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i have three similar files, they are all like this:

File A

ID1 Value1a
ID2 Value2a
  .
  .
  .
IDN Value2n

and i want an output like this

Output

ID1 Value1a Value1b Value1c
ID2 Value2a Value2b Value2c
.....
IDN ValueNa ValueNb ValueNc

Looking to the first line, i want value1A to be the value of id1 in fileA, value1B the value of id1 in fileB, and so on which each field and each line. I thougth it like a sql join. I've tried several things but none of them where even close.

EDIT: All files have the same length and ids.

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Does it have to be awk? –  Anonymoose May 12 '10 at 4:02
    
Well, actually no, but somebody told me it was the best tool to do this kind of things. I also tried with cut, but i couldn't see the way. –  msemelman May 12 '10 at 4:04

4 Answers 4

up vote 6 down vote accepted

Give join(1) a try:

join fileA fileB | join - fileC
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If only I knew that existed, I wouldn't have wasted 10 minutes looking up awk syntax ;-) –  David Z May 12 '10 at 4:21
    
sorry! :$, but you have discovered a great tool!!! thanks for the time. –  msemelman May 12 '10 at 4:26
    
Just be careful - this won't include lines that are not in all of the files being joined. If you're sure all keys exist in all files, it's fine. –  paxdiablo May 12 '10 at 4:27
    
I'm going to mention in the question that each file have the same length and same ids. –  msemelman May 12 '10 at 4:30
    
No problems, @noinflection. I'll leave my answer for the more general case but Dennis' is definitely better (i.e., smaller and faster) for your edited requirements. –  paxdiablo May 12 '10 at 4:33

Update: The question has been edited to state that all files contain all keys, so the accepted answer (join) is definitely better than this one. Only consider using this one if it's possible the keys may not be in all files.


If you're not too concerned about performance, you could try the quick and dirty:

$ cat file_a
    ID5 Value5a
    ID1 Value1a
    ID3 Value3a
    ID4 Value4a
    ID2 Value2a
$ cat file_b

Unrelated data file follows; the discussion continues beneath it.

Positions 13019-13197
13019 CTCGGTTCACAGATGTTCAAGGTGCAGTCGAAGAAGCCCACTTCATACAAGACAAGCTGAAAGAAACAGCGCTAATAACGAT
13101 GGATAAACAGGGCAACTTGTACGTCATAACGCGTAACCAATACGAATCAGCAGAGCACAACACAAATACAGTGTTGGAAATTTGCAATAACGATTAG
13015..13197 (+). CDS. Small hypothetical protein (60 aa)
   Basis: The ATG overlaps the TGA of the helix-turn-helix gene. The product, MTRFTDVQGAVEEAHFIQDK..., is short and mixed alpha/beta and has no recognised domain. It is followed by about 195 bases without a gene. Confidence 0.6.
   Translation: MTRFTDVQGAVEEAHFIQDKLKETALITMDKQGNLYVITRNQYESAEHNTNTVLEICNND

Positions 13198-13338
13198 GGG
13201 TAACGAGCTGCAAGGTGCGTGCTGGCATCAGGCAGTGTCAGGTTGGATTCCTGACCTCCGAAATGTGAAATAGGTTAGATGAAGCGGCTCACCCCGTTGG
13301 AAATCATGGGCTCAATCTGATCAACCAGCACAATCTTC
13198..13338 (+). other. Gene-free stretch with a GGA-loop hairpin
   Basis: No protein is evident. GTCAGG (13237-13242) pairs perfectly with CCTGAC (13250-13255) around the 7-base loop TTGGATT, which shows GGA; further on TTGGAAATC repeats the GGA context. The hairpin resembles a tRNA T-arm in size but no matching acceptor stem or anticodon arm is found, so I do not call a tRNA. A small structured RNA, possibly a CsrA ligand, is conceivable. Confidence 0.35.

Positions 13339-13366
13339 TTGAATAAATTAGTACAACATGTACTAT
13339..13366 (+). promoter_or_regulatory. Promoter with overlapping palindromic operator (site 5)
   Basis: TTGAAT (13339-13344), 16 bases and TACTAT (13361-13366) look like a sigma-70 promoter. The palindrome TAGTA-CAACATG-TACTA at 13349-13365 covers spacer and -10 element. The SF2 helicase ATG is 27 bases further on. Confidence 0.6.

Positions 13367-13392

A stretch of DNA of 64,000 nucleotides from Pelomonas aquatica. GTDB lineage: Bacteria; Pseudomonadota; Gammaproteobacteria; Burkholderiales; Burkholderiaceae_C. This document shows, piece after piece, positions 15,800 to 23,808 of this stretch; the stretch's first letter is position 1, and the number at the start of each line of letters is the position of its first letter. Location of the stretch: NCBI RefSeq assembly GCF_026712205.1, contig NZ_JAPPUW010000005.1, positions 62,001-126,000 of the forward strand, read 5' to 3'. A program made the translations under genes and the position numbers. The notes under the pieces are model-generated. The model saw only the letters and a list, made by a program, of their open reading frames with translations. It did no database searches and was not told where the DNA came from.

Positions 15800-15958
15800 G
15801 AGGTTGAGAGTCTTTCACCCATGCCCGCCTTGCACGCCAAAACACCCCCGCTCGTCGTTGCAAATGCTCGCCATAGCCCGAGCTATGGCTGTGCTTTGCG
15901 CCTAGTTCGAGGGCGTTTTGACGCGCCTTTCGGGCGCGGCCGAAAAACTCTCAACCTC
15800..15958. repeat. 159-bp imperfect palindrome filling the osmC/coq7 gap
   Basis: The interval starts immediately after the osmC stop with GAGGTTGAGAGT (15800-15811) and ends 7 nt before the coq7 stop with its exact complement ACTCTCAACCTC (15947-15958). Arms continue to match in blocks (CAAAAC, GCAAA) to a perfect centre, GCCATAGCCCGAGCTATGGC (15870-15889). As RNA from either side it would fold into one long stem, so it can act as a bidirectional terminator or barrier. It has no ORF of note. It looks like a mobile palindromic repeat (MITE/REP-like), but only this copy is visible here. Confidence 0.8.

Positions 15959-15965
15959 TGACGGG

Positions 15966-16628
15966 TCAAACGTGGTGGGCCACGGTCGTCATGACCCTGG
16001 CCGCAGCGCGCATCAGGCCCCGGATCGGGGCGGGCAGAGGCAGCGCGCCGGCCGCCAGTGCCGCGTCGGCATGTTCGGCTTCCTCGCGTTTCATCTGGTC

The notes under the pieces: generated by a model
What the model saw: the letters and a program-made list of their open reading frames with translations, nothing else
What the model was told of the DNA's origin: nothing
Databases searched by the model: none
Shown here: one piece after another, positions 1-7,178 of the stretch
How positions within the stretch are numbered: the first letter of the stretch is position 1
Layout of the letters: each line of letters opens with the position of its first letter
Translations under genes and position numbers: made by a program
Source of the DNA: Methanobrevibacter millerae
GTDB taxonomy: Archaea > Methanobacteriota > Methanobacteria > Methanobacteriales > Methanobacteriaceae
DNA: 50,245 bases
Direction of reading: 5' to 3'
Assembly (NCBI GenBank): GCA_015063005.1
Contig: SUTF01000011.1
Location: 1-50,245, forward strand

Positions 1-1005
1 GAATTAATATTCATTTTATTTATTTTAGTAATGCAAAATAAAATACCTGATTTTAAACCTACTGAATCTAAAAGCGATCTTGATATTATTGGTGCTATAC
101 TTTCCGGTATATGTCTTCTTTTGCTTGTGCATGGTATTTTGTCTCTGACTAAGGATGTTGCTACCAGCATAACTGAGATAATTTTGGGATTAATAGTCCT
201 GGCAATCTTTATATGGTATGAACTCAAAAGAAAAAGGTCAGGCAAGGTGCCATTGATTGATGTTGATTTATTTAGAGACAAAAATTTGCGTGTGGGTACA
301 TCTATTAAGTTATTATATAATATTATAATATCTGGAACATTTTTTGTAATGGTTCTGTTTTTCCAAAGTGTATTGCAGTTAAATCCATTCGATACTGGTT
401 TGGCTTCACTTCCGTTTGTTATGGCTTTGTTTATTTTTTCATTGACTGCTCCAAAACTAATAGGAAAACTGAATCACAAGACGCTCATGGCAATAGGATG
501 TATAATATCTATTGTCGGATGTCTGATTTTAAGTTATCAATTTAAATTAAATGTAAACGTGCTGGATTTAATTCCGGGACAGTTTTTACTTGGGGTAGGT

ID1 Value1b
    ID3 Value3b
$ cat file_c
    ID2 Value2c
    ID3 Value3c
    ID4 Value4c
    ID5 Value5c
$ cat qq.sh
    #!/bin/bash
    keylist=$(awk '{print $1'} file_[abc] | sort | uniq)
    for key in ${keylist} ; do
        val_a=$(grep "^${key} " file_a | awk '{print $2}') ; val_a=${val_a:--}
        val_b=$(grep "^${key} " file_b | awk '{print $2}') ; val_b=${val_b:--}
        val_c=$(grep "^${key} " file_c | awk '{print $2}') ; val_c=${val_c:--}
        echo ${key} ${val_a} ${val_b} ${val_c}
    done
$ ./qq.sh
    ID1 Value1a Value1b -
    ID2 Value2a - Value2c
    ID3 Value3a Value3b Value3c
    ID4 Value4a - Value4c
    ID5 Value5a - Value5c

This actually works out the keys first then gets the values from each file with that key, or - if it's not in the relevant file.

The grep commands will need to be adjusted if the file is more complex (either if field 1 isn't at the start of the line or is followed by a non-space separator) but this should be a reasonable first-cut solution. The likely grep to use in that case would be:

grep "^[ X]*${key}[ X]"

where X is actually the tab character, as this allows for zero-or-more spaces or tabs before the key and a space or tab to terminate the key.

If the files are particularly large, you may want to look into using the associative arrays within awk but, since there's no indication of the size, I'd start with this one until you get to the point where it's running too slow.

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Thx for the time. –  msemelman May 12 '10 at 4:27

join (Dennis's answer) is better, but just for kicks, here's what I came up with in awk:

awk '{a=$0; getline b <"fileB"; getline c <"fileC"; $0=a" "b" "c; print $1,$2,$4,$6}' <fileA
share|improve this answer
    
Thank you for the time. but dennis' answer is really good. –  msemelman May 12 '10 at 4:26
    
Yep, that's what I said... –  David Z May 12 '10 at 5:41

Just to add that in order for join to work the input should be sorted. This awk solution should handle any number of input files. You will also loose the original order of the keys (you'll need more code to preserve it).

awk 'END {
  for (K in k) print K, k[K]
    }
{ 
  k[$1] = k[$1] ? k[$1] FS $2 : $2 
  }' file1 file2 [.. filen]
share|improve this answer
    
Thank you very much! late but sure! –  msemelman Jun 27 '10 at 3:35

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